Nothing illustrates the excesses of ancient Rome more brilliantly than the vomitorium, where the rich would supposedly retire during feasts to purge their food and free their stomachs up for more. Unfortunately, though vomitoriums (or, more accurately, vomitoria) are real, this use of them is made up. The word actually refers to a passageway in a stadium or amphitheater that lets crowds "spew forth" into the stands. According to the Oxford English Dictionary, the first offender to use the erroneous meaning was writer Aldous Huxley in his comic novel "Antic Hay," which wasn't written until 1923.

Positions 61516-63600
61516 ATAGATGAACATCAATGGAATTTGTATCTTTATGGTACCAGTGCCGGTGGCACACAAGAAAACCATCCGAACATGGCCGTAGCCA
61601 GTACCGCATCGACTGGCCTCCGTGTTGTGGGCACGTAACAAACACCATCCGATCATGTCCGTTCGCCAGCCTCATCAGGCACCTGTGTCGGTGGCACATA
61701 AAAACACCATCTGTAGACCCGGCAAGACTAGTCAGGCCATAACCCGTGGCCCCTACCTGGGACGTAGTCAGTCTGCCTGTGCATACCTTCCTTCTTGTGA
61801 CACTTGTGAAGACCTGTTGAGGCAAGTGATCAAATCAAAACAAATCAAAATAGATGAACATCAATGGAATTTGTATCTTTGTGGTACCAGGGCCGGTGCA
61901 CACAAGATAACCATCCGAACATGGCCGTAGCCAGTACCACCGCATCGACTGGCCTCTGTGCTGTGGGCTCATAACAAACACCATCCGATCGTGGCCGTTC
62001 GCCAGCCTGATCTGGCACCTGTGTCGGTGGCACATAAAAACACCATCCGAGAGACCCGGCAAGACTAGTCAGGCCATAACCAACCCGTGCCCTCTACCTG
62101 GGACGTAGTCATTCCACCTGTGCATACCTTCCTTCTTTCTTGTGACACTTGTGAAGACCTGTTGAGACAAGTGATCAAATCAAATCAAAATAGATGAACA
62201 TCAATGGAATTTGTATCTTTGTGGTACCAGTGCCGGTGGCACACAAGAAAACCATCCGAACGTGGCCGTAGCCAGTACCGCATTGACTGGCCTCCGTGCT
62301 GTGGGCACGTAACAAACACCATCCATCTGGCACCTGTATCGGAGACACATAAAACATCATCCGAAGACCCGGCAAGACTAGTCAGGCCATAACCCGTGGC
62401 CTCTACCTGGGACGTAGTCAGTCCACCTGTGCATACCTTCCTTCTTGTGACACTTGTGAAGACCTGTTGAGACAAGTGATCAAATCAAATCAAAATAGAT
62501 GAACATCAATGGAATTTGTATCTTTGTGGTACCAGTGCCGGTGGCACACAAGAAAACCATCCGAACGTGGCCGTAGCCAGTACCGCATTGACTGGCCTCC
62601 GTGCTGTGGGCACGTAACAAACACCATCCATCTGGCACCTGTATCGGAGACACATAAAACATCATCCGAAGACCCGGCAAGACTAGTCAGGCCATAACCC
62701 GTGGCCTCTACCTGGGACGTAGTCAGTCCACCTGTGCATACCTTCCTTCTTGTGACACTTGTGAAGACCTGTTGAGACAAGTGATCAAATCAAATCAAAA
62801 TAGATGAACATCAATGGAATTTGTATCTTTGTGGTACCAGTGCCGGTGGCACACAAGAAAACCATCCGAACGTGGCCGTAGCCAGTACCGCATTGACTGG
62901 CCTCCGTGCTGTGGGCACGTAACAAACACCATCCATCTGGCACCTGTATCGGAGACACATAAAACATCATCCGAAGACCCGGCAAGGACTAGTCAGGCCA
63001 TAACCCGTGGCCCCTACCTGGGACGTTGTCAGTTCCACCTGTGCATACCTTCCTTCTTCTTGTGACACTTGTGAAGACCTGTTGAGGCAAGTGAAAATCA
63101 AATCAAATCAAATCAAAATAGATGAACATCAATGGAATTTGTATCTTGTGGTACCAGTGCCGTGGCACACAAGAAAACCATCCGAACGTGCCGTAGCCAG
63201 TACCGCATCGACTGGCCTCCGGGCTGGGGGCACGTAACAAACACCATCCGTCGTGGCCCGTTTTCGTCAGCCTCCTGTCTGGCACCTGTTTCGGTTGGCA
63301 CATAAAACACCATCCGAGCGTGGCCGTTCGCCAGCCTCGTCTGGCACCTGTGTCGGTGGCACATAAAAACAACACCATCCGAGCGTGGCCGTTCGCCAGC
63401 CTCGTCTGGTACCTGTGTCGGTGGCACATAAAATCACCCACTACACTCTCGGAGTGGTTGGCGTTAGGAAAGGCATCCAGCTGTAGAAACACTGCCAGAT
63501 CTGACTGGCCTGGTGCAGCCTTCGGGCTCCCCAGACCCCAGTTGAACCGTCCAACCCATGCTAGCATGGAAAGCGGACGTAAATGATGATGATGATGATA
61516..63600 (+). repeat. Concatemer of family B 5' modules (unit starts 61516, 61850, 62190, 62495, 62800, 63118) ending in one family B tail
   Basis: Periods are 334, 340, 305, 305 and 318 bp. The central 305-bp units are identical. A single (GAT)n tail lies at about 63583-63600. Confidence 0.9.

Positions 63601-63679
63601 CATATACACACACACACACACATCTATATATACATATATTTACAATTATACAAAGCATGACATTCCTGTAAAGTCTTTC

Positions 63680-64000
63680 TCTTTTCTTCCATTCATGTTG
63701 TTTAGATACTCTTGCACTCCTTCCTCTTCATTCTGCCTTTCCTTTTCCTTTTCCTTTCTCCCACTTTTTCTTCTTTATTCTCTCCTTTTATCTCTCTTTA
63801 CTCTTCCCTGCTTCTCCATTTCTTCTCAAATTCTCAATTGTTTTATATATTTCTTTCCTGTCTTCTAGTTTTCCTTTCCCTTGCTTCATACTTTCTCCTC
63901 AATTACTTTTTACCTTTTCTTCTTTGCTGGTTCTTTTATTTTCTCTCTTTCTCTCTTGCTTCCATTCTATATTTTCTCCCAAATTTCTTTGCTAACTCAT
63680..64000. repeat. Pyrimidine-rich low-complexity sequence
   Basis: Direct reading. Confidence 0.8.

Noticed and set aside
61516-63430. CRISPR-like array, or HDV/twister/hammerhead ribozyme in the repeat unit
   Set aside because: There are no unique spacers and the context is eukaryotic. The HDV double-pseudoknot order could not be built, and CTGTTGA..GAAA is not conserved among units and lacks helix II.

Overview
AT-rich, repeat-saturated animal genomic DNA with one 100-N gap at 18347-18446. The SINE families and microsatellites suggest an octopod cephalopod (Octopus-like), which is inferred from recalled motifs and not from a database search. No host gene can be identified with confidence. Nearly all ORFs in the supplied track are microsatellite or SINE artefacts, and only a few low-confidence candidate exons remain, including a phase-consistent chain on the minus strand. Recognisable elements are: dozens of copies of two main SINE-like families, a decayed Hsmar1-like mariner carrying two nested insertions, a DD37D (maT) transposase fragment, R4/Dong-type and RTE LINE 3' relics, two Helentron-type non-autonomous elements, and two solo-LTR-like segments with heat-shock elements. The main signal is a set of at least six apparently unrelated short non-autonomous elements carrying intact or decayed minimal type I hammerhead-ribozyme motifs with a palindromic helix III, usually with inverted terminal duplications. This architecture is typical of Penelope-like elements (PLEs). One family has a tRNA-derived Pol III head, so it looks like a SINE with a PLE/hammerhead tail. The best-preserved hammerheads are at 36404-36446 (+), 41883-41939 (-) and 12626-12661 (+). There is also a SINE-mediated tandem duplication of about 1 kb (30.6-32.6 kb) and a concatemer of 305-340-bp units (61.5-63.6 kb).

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Key Facts In This Video
Vikings did not have horns on their helmets. 00:04
Napoleon measured 5'2" in French units, which equates to roughly 5'7" in Imperial units. 01:27
Knowledge of a spherical Earth dates back around 5,000 years before Columbus set sail for America. 02:49
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